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2012 Rocky Mountain Slayer 70 vs 2012 Trek Ticket Exchange

The Rocky Mountain Slayer 70 is a Trail bike, while the Trek Ticket Exchange is a Street bike. Both bikes have Aluminium / Alloy frames. The Rocky Mountain Slayer 70 has wheels, while the Trek Ticket Exchange has 26" wheels. The Rocky Mountain Slayer 70 has Fox forks. The Rocky Mountain Slayer 70 retails for $1,899 USD. The Rocky Mountain Slayer 70 comes in 15, 16.5, 18, 19, 20.5, while the Trek Ticket Exchange comes in 13", 14.5", 16", 17".

  • Frameset
  • Frame Material
  • Frame
  • Fork
  • Shock
  • Motor
  • Battery
  • Wheels
  • Hubs
  • Wheels
  • Wheel Size
  • Spokes
  • Tires
  • Drivetrain
  • Chain
  • Crank
  • Bottom Bracket
  • Front Derailleur
  • Rear Derailleur
  • Shifters
  • Cassette
  • Pedals
  • Components
  • Brakeset
  • Brakeset Brand
  • Handlebar
  • Saddle
  • Seatpost
  • Stem
  • Grips
  • Headset
  • FORM™ 7005 Series Custom Hydroformed Alloy
  • Fox 36 Float RLC FIT, 160mm. Rebound / Travel Adjust 40mm / Tapered Steerer
  • Fox RP23 XV Custom Valved
  • Wheeltech AM Carbon Sealed 20mm Axle / Wheeltech AM Sealed 12 x 142mm E Thru
  • DT Swiss EX 500 Tubeless Compatible
  • DT Swiss Competition
  • Maxxis Ardent Folding F: 2.4
  • 428, , Bash/36/24T, Sram PC-1071
  • Race Face Turbine 170-175mm
  • -16, Race Face Turbine X Type
  • Shimano SLX E Mount 10spd
  • Sram X9 10spd
  • Sram X9 Matchmaker Triggers 10spd
  • Formula The One Hydraulic Disc 203mm, Formula The ONE MixMaster / Reach Adjust / FCS
  • Easton Haven Carbon Ø31.8mm x 711mm x 9° Sweep
  • fi'zi:k Gobi XM
  • RockShox Reverb 30.9mm, 30.9, , 30.9,
  • Easton Haven 6° x 55-70mm
  • Cane Creek Forty Series: ZS44mm Top / ZS56mm Bottom Tapered
  • Alpha Gold Aluminum w/semi-integrated head tube, shaped , formed & gusseted down tube, reinforced seat tube, ISCG 05 mounts, bolt-on forged vertical dropouts, convertible to singlespeed
  • Formula DH92 20mm 32-hole alloy front hub, Formula DC58 36-hole rear hub; Alex FR30 disc rims
  • 26"
  • Bontrager G1 Expert, 26x2.25"
  • Truvativ, Truvativ Hussefelt, 34T
  • SRAM X4, SRAM X4
  • SRAM X4, SRAM X4, 8 speed
  • Shimano, Shimano M446 hydraulic disc brakes
  • Bontrager Low Riser OS, 31.8mm, 15mm rise, 9 degree sweep
  • Bontrager Evoke 2, chromoly rails
  • Bontrager, forged, 31.6mm, 20mm offset
  • Bontrager Earl, 31.8mm
  • 1-1/8" threadless, semi-integrated, semi-cartridge bearings

Why it pays to compare

Mountain Bikes are complicated machines.

They have parts from hundreds of different manufacturers, come in all shapes and sizes (and colours) and are all suited for different purposes. Choosing the right new (or used) Mountain Bike is a complicated, confusing and highly emotional (think buying a new car- the shiny red one is the best choice right?).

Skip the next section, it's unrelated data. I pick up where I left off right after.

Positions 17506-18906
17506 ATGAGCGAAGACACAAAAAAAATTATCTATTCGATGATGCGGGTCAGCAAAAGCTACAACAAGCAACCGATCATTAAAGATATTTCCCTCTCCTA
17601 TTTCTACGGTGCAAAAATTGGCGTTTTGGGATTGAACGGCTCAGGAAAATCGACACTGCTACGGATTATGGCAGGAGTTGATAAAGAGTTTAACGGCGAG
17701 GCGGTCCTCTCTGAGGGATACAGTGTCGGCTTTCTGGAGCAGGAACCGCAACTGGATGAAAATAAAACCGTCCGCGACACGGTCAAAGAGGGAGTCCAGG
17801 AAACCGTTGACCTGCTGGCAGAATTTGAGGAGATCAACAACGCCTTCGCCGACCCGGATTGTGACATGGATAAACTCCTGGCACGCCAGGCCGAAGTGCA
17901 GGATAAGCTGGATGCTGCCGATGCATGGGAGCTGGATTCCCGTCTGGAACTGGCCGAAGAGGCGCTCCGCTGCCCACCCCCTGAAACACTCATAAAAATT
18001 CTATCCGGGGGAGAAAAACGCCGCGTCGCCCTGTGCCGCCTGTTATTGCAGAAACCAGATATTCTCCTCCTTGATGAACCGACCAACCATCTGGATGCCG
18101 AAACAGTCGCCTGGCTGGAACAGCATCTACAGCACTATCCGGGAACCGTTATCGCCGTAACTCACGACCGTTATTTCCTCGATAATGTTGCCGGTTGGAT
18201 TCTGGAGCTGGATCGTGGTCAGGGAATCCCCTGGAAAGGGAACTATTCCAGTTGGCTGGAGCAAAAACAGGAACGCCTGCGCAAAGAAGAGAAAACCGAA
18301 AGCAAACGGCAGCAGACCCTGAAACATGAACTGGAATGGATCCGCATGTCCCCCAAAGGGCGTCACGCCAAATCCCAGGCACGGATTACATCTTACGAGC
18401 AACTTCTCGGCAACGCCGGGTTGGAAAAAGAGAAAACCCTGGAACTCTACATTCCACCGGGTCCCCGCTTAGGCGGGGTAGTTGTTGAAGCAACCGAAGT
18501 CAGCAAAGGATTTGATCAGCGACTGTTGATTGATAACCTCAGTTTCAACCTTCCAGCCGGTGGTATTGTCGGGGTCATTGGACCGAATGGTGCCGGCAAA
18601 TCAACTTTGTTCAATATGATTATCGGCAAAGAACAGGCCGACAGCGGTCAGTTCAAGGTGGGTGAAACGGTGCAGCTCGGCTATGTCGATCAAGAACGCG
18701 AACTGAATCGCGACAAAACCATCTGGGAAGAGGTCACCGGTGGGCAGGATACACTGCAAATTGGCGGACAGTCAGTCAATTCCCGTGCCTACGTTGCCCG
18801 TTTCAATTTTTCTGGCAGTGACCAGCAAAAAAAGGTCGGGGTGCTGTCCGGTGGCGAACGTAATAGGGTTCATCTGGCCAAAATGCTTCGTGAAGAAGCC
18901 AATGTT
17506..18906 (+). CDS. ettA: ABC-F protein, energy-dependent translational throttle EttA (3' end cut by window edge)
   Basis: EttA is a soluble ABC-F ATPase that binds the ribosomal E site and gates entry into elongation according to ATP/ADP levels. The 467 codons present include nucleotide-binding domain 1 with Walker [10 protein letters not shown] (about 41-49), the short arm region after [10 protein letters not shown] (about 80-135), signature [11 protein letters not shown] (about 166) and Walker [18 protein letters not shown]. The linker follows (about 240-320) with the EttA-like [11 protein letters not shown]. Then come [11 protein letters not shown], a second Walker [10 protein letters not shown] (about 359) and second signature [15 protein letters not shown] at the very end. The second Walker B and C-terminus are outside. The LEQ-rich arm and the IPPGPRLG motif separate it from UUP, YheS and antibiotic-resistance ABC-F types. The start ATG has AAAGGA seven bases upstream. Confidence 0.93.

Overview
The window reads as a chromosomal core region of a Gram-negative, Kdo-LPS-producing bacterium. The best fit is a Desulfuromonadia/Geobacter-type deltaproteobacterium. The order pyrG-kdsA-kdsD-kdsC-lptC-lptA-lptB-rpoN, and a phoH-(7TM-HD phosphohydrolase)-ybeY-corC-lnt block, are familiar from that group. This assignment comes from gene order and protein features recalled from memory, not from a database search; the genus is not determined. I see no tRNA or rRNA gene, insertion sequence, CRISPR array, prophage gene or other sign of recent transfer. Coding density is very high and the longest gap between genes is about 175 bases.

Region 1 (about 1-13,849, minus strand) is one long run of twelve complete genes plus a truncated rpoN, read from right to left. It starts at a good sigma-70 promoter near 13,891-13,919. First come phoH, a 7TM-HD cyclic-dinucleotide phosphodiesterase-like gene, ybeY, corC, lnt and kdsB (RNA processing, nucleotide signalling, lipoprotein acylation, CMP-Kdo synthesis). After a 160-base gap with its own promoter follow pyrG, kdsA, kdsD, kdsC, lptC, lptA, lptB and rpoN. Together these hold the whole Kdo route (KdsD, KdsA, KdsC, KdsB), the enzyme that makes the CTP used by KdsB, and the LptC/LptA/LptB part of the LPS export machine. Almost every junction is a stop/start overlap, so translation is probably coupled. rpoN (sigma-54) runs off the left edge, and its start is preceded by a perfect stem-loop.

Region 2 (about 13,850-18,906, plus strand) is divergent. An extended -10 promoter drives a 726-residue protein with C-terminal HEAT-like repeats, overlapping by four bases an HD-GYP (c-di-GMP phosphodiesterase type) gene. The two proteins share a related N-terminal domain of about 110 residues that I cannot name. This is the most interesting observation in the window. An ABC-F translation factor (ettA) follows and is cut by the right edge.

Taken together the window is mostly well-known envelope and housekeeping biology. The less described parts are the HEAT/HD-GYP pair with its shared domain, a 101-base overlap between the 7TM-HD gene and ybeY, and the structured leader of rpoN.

Comparing mountain bikes helps bring a bit of logic and reason into the decision process. Not only will comparing mountain bikes save you money, but you'll also find the bike most suitable to you, your riding style and your budget. Plus, when you do hit the Buy Now button, you'll have the confidence you're choosing the perfect bike for you.

It's easy to get carried away by the most rad looking frame, with the coolest paint job and the most aggressive new geometry, but the components are one of the most important things to consider.

A wise Mountain biker

What to compare

Components

It's essential to know which components make up a bike. From there you can compare the differences, such as build quality, performance, features, weight and price. This takes some of the guesswork out of buying a mountain bike.

Here are the components that have the biggest impact on your ride. You should be paying particular attention to these:

  • Fork
  • Shock
  • Drivetrain (Derailleur, shifter, cranks, chain etc.)
  • Brakeset
  • Wheels
Price

Ultimately, for most of us, price is the deciding factor and you want to get the most bang for your buck. Comparing the price of mountain bikes, along with which components you're getting, helps you determine what you're actually paying for. Are you spending your hard-earned dollars on a quality bike frame, with quality components and a solid warranty? Or are you simply paying for a brand name?

Reviews

Nothing is more helpful than what real people think about a bike. It's the next best thing to riding one yourself. Reviews give you a real insight into how a bike actually rides, instead of just what the numbers seem to say about it.

Warranties

Different bike companies have different warranties. It's important to compare the length of these warranties, what they'll cover and who's covered.

How to compare

  1. Search for mountain bikes that you'd like to compare.
  2. Tap Compare. You're done. No really, you are.
  3. A huge comparison table comes up, allowing you to compare components and specs for each bike.
  4. Want to delve into a bike a bit more? Click on the bike's name to view in-depth info, reviews, prices, specifications, images and more.